Mardi Gras, the celebration leading up to the beginning of Lent, features some of the biggest parties in the world. Revelers flood the streets in cities across Europe and the Americas. They flaunt flamboyant costumes and indulge in the pleasures of food, drink, and dance before the forty days of fasting and spiritual reflection leading up to Easter.
Recently, I mingled with the crowds attending the Magical Mask Festival in Hamburg, Germany. For two days people clothed in impressive costumes paraded through the main tourist area of the city. With the town hall, canals, historic buildings, and the city lake as a backdrop, I observed these elegant disguises that always incorporated masks.
Hidden Pleasures and the Origins of Carnival
The German festival is a tribute to Carnival in Venice, the city where these celebrations originated during the medieval era. The beginning of the Renaissance in Italy influenced the development of Carnival traditions for years to come. The rise of humanism, the breakdown of social classes, and the emphasis on self-expression helped shape the way Venetians celebrated independence (and often immorality) each year during the party season.
During Carnival in Venice, people began to wear masks and elaborate costumes to disguise their identities. The masks worn during the festival allowed individuals from different social classes to interact with one another in a way that was usually prohibited by social norms.
The traditional Venetian mask, called a bauta, is related to the German word behüten, meaning to protect. Revelers protected themselves and their reputations by wearing masks. They could party while remaining anonymous, hiding their status, gender, age, and even their religion. During Carnival, people felt the freedom to be who they wanted to be for the moment. Masks enabled them to play out fantasies or indulge in forbidden pleasures.
Mardi Gras: The Party Before the Fast
Carnival traditions spread from Venice throughout Europe. Roman Catholic Portuguese and Spanish colonialists carried the festival to Latin America where indigenous culture infused the celebration with local color. Today, Carnival celebrations in Brazil, Bolivia, Colombia, Mexico, Trinidad, and Uruguay are some of the largest in the world.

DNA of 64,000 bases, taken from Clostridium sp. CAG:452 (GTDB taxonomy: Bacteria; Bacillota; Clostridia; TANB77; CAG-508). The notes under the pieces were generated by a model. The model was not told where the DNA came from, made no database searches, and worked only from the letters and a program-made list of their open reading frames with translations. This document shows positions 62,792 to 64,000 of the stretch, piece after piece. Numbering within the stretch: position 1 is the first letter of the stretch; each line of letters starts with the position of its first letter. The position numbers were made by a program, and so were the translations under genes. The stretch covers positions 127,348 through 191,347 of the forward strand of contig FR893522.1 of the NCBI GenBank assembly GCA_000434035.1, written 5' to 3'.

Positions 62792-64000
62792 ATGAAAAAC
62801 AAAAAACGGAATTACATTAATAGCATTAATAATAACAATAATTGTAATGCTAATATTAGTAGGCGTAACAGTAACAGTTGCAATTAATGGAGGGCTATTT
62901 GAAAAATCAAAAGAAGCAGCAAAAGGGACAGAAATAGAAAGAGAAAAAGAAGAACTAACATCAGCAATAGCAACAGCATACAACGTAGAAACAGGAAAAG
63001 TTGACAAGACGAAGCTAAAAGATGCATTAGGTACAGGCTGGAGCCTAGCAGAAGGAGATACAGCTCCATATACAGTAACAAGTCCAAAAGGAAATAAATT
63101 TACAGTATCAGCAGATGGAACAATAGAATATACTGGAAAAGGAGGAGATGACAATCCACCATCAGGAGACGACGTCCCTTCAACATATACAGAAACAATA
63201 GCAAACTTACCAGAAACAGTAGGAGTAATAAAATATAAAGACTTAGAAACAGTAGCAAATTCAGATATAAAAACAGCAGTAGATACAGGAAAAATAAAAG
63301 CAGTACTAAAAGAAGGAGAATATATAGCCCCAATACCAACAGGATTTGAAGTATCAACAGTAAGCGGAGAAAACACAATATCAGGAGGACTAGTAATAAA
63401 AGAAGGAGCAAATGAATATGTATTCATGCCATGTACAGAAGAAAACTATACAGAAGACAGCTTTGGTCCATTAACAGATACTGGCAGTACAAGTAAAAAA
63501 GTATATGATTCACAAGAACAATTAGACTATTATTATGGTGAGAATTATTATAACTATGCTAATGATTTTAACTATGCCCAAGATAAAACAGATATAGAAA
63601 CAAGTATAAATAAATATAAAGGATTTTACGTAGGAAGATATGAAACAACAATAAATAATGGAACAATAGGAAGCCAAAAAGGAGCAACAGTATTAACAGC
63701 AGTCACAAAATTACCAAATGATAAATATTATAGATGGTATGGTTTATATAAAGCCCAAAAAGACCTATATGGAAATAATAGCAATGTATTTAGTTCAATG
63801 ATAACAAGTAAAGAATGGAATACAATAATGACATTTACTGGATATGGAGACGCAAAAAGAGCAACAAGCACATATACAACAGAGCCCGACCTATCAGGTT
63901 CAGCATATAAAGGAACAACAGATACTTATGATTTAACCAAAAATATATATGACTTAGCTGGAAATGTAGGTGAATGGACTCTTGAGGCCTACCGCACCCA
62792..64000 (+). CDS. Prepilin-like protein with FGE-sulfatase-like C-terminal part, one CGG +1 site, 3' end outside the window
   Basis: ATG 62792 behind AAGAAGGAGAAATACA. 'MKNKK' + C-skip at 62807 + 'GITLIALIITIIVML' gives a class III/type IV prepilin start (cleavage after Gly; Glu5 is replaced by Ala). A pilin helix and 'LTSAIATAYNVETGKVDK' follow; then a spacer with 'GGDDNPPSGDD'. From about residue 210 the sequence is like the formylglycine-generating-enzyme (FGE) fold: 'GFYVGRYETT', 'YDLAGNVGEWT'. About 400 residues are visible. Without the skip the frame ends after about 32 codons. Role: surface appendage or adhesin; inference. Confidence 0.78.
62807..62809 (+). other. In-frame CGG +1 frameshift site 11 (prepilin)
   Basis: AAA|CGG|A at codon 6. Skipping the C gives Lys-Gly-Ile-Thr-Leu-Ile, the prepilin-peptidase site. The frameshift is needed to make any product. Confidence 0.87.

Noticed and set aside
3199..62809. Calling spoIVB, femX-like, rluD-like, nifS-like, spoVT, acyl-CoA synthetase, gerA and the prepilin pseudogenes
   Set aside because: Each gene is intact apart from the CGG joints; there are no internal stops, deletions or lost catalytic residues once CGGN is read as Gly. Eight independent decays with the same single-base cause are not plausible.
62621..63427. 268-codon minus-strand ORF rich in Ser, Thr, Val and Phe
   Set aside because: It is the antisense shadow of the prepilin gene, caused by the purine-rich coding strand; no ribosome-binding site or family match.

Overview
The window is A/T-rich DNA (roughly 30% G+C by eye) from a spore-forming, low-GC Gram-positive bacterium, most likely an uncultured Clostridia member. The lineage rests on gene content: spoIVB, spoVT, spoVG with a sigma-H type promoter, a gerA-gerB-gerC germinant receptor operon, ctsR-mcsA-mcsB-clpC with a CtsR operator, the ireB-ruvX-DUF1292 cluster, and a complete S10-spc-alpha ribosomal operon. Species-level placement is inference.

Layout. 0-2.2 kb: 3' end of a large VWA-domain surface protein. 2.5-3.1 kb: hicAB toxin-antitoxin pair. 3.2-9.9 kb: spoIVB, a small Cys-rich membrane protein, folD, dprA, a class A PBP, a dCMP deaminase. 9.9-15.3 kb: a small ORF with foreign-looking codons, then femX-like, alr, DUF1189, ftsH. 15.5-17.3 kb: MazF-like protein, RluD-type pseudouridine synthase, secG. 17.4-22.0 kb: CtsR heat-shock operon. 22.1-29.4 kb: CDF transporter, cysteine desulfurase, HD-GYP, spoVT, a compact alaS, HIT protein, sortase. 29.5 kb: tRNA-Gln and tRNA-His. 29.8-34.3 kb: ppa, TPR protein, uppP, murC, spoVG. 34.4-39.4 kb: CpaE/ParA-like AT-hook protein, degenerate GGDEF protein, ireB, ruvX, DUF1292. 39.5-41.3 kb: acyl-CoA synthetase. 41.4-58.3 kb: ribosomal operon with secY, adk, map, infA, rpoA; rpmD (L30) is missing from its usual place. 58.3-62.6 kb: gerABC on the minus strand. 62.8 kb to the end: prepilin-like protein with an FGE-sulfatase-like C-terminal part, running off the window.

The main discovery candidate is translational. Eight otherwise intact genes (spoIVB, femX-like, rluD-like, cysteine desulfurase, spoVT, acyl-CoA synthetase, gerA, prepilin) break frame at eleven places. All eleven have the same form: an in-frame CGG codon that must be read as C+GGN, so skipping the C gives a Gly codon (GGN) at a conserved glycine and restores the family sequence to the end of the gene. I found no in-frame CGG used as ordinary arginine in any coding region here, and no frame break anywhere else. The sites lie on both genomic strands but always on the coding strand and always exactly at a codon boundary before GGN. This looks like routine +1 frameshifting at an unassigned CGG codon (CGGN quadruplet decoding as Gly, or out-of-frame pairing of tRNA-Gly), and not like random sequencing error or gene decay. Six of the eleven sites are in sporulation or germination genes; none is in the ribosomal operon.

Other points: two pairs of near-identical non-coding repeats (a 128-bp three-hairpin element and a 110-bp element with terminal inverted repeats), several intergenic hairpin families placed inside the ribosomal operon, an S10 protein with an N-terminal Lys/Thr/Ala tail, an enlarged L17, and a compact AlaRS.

From its origin in the medieval era, the celebration of Carnival was closely intertwined with anticipation of Lent. Traditionally, the Lenten season, which lasts from Ash Wednesday to the Saturday before Easter Sunday, is a period of pious living that includes fasting from restricted food, religious discipline, and repentance. Among other things, it was a time to turn back to God after the excesses of Carnival.
No parties were allowed during Lent. So before committing to a season of self-denial, one last party was held on the Tuesday before fasting began. The day known as Shrove Tuesday, Fat Tuesday, or most commonly, Mardi Gras, was the last opportunity to say “farewell to meat” before abstaining from it. The word Carnevale comes from two Latin words—carne, meaning meat, and vale, meaning farewell.
Although Mardi Gras customs vary in different countries, many celebrations still encourage revelers to put on a mask—literally and figuratively. The masquerade encourages people to live out fleshly desires with the hope that come Ash Wednesday, all will be forgiven and forgotten.
Ash Wednesday is only two days away. In Roman Catholic cathedrals and in many Protestant churches, priests and pastors will apply ash to people’s foreheads in the shape of a cross. The ashes are a reminder that we are dust and that in our mortal state we are desperate for someone to save us.
I wonder how many people with ash fresh on their foreheads will still be wearing masks. Will the ashes be painted onto masks or onto truly repentant hearts? Will they be a license to sin for a season, or a reminder of mortality and the need for repentance?
The Masks We Wear
Not all our masks are as obvious as the decorated porcelain masks of Carnival, but we can still hide behind them. The longer a mask is worn, the more comfortable it feels and the harder it is to take off. In a world where beauty, success, and perfection are valued, it’s hard to remove the mask and reveal the real person behind the facade. I may be able to mask my pain, discouragement, desperation, shame, and sin from other people, but I can never hide them from God.
Is repentance truly genuine if a person indulges in fleshy desires and assumes that in the days to come he or she can earn forgiveness by pious deeds and self-denial? Doesn’t true repentance involve removing the masks we wear?
True repentance recognizes that there can be no imposters in the presence of God. Repentance involves letting down our pretenses and laying our masks aside. It means revealing and confessing our sin and then turning away from it.
Repentance is choosing to remove the mask and not put it on again, believing that Jesus died to save the person behind the mask. Because of Jesus’s death and resurrection, we can come before God without pretense, fear, or shame—without our masks.
Katlyn Pedroza is a community engager living in Germany. She is married to a church planter and is a mom to three little travelers. Most days she’s drinking coffee, capturing the beauty in the chaos through her camera lens, and pretending to know what she’s doing while figuring it out on the go.